I considered the scenario you describe, and decided it is not a worry for a couple of reasons. I agree it is a theoretical concern, but not a practical one.
First, if I am drawing significantly different amperages from my 4 parallel pairs of batteries then I have very serious other problems that will kill the batteries quickly because of mismatched charge/discharge profiles that have nothing to do with the fuses.
If I am drawing power close to the maximum carrying capacity of the fuse, of course one will blow first. But then the power draw from the other three immediately jumps by 33%. For fuses already on the edge, that will surely cause a very fast failure. It is POSSIBLE, but very unlikely, that the power would be shut off before the failure cascades to the other batteries. In the case of the kind of short circuit I am actually trying to protect against, of course there is not a shut off option.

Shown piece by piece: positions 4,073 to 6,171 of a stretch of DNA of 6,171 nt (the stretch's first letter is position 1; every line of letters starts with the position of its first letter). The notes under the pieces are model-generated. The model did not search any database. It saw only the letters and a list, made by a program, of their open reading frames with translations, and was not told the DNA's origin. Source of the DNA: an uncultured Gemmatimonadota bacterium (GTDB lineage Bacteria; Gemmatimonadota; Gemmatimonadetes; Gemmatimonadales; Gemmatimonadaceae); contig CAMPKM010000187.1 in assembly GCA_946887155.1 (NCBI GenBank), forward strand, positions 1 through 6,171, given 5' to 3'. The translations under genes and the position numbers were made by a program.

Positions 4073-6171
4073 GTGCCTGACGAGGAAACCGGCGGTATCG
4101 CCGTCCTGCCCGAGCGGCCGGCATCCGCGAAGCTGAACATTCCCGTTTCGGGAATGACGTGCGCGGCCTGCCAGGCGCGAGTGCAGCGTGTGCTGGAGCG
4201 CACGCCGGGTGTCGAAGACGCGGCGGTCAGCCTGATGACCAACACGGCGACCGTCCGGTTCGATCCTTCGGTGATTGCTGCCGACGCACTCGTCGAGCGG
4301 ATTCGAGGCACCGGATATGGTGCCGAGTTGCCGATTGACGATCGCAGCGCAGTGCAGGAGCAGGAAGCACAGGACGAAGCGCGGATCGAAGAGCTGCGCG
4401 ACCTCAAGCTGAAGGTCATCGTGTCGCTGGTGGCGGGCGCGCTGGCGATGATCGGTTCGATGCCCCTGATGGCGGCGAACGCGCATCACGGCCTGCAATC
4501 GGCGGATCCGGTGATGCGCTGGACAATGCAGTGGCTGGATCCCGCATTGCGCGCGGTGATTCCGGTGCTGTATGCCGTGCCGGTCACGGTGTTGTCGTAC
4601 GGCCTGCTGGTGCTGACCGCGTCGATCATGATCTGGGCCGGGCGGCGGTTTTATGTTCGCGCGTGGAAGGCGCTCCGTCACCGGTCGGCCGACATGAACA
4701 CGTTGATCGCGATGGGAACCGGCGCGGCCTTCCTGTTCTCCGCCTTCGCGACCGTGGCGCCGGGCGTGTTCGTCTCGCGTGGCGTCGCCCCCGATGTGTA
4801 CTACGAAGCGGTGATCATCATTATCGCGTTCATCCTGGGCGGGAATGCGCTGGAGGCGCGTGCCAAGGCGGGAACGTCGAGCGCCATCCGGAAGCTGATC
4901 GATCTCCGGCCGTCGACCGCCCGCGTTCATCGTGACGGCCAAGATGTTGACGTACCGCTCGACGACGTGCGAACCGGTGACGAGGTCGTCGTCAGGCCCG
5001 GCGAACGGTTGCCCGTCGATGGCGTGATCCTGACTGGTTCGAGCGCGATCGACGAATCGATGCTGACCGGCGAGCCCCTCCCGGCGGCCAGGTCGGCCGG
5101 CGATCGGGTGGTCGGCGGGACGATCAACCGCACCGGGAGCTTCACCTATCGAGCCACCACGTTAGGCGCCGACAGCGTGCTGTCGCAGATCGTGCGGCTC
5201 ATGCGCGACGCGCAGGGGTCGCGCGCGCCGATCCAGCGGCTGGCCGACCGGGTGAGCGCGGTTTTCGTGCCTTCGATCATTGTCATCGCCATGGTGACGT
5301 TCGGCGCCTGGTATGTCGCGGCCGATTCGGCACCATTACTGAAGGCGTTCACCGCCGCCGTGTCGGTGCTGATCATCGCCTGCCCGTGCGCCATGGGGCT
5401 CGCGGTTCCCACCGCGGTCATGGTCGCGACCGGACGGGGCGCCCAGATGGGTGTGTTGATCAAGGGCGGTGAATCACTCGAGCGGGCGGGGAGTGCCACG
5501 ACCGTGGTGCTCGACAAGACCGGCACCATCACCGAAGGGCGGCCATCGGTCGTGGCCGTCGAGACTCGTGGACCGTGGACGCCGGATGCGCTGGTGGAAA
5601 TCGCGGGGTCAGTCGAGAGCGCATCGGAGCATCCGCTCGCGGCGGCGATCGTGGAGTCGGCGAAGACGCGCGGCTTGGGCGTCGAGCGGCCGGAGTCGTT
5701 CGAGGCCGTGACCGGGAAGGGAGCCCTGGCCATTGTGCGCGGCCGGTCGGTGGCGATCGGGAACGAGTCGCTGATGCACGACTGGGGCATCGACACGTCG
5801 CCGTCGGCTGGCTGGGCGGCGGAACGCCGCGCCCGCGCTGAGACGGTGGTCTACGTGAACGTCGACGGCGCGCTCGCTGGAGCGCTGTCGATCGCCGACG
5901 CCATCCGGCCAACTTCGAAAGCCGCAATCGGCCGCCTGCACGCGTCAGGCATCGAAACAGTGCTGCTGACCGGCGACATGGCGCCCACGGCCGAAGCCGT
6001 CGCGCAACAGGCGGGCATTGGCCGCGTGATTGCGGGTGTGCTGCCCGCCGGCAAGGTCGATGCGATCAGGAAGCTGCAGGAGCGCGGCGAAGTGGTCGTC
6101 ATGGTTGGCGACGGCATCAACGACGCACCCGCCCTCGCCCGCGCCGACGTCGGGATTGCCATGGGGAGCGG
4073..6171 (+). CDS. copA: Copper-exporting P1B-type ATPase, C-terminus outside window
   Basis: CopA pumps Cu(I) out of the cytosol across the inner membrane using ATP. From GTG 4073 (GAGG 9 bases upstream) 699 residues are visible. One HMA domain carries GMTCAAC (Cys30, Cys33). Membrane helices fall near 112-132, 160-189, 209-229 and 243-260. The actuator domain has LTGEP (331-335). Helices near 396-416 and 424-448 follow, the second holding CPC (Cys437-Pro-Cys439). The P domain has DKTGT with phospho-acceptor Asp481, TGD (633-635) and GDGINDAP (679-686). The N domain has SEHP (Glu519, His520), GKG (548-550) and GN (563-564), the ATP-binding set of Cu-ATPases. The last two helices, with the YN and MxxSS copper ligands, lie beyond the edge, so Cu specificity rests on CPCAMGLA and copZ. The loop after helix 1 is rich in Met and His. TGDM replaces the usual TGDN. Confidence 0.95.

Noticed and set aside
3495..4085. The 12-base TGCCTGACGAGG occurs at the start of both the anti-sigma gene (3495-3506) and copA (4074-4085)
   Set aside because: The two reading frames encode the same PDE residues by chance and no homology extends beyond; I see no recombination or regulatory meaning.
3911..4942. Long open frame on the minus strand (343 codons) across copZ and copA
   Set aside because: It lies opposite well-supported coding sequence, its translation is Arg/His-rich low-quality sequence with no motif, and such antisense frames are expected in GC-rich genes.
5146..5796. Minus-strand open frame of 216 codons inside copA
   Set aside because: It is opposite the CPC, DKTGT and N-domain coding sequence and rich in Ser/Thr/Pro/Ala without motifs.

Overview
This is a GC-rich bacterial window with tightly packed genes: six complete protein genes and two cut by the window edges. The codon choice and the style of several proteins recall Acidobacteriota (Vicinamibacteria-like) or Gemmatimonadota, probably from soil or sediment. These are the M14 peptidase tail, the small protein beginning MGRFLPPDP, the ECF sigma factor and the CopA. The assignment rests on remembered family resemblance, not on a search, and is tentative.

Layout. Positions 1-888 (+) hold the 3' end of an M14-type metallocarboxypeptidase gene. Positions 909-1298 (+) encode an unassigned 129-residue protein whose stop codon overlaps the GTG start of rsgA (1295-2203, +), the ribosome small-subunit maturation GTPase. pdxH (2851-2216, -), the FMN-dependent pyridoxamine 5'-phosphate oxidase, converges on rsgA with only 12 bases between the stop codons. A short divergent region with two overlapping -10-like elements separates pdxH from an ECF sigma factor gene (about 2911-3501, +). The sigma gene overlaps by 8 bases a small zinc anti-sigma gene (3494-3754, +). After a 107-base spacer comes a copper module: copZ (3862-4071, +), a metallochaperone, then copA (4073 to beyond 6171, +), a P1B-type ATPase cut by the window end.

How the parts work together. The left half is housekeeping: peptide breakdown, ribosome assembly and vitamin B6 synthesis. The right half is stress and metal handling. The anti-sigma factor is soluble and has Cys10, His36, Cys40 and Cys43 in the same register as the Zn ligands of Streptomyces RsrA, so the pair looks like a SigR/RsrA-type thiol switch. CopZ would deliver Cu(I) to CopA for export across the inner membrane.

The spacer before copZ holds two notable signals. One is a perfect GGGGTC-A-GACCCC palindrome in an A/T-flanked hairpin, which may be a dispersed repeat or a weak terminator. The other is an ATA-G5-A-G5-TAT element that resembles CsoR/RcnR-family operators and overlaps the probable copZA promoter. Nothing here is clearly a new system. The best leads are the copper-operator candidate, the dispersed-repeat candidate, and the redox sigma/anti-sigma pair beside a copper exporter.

Finally, as fuses age, they can sometimes fail below their rated capacity. This is, I believe, the most likely way I could lose one fuse and not the others.
If one fuse was to fail, and I lost 25% of my battery capacity, I would very quickly notice that by the way I monitor my battery charge/discharge cycles. That is exactly the kind of problem I am always on the look out for because it could indicated a shorted cell in one of the batteries. A potentially dangerous situation I would very much like to know about if it happens.
The other problem I have found, is getting a fuse rated to interrupt 500 DC AMPS in one package gets rather difficult, and expensive.
Back Creek, Annapolis, MD